New Approach

I spent a great deal of time in the summer holiday contemplating how we fit into the new political vision for schools in England whilst maintaining what I believe is fundamental about educating children. It goes without saying that all with an interest in education want the same thing – confident, well educated young people with a good mix of skills and knowledge.
Sadly, we can allow the pressure of Ofsted inspections and, quite often (but not always) myths surrounding what ofsted May or may not say about our school, get in the way of our main purpose.
The political agenda is quite a frightening one at the moment. I know a number of head teachers who have gone from leading a school with passion and patience, demonstrating a great care for the pupils, finding themselves completely destroyed mentally by the rigidity of the data game and Ofsted judgements personalising an attack on the person at the top.
These days it seems very easy to decide that a school is failing and all the blame is put solely on the person in the most senior leadership role. I don’t see this paralleled in other aspects of life. It seems that in headteachers and social workers can be blamed for the ills in society. If something is going wrong in our country it is either the social worker’s fault for not preventing some evil people’s actions, or it’s a headteacher’s fault for not shaping the education of our young people correctly and failing our society.
I just don’t understand the need to crush and destroy fellow human beings in such a way. If a school is failing support it and help it improve, don’t beat the people who have worked hard to do the right thing for the young people in their care. In this move to forced academy I have witnessed a number of my colleagues end up with depression, broken. A failing teacher would receive support before losing their job – not headteachers.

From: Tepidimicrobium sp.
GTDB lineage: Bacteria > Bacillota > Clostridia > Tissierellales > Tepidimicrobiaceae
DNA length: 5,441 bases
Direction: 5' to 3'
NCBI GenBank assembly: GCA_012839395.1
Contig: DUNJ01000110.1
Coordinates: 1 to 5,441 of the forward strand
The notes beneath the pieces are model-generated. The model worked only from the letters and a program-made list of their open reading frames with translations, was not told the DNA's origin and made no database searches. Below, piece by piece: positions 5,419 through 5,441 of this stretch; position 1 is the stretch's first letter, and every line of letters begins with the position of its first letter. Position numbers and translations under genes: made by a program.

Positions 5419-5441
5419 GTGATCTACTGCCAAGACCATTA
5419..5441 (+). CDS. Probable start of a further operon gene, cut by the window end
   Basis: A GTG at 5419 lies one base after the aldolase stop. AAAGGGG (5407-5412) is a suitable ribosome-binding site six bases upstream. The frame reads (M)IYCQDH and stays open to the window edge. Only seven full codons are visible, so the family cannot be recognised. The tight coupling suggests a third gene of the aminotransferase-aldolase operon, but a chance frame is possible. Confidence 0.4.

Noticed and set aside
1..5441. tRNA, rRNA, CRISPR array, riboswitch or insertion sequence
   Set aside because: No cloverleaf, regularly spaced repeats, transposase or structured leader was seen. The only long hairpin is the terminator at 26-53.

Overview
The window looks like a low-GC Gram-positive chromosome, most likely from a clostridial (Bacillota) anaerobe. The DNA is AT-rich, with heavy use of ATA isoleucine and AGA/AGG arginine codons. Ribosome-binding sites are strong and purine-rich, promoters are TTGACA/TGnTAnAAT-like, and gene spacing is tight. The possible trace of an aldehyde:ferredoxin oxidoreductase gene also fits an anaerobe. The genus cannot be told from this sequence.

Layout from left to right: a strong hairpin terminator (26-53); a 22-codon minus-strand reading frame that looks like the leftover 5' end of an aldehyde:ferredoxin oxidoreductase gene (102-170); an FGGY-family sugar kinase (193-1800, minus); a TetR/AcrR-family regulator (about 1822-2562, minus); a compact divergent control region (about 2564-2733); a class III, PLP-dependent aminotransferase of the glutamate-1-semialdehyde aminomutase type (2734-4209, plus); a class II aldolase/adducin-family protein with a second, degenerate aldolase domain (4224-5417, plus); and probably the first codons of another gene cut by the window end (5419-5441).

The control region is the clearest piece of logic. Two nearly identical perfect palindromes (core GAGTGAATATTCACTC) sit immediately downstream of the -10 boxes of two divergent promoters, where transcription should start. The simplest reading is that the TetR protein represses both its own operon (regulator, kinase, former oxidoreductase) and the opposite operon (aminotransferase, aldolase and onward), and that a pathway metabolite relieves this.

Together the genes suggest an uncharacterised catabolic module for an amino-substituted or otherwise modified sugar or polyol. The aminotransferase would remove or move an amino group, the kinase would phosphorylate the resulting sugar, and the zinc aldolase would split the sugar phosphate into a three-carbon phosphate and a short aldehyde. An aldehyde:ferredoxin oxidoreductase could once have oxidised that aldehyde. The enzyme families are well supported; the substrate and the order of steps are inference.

Anyway I digress. My dilemma is how to balance the fear of this type of treatment with doing what I feel is right for the pupils I serve.
I truly believe that the data that we seem to be beaten over needs to become the end result not the starting point. If ofsted started by looking at the school first and the data last we may see a different outcome. In my school we aim to give the children a wide range of experience, rich in the arts, full of risk taking and excitement but I feel this is getting squeezed as I am constantly being told we are failing these children if our data does not show better than what is expected of these pupils. These children achieving what is expected is no good anymore.
So do I give in and concentrate on a narrow, boring, single minded curriculum just to get the grades to stop me risking the fate of the heads I have already mentioned or do I take the risk, continue to focus on the individuals I serve and widen their horizons?
I know what I truly believe and I will not compromise this for a government ministers political whim.
I will not turn my school into a franchised chain with no individuality or autonomy. We will not become the McDonald’s, or pizza express of the education world. We will remain unique, personal and focused on our young people.

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About headteacher2014

I am a headteacher of a primary school in England

Posted on September 22, 2013, in education leadership and tagged , , , . Bookmark the permalink. Leave a comment.

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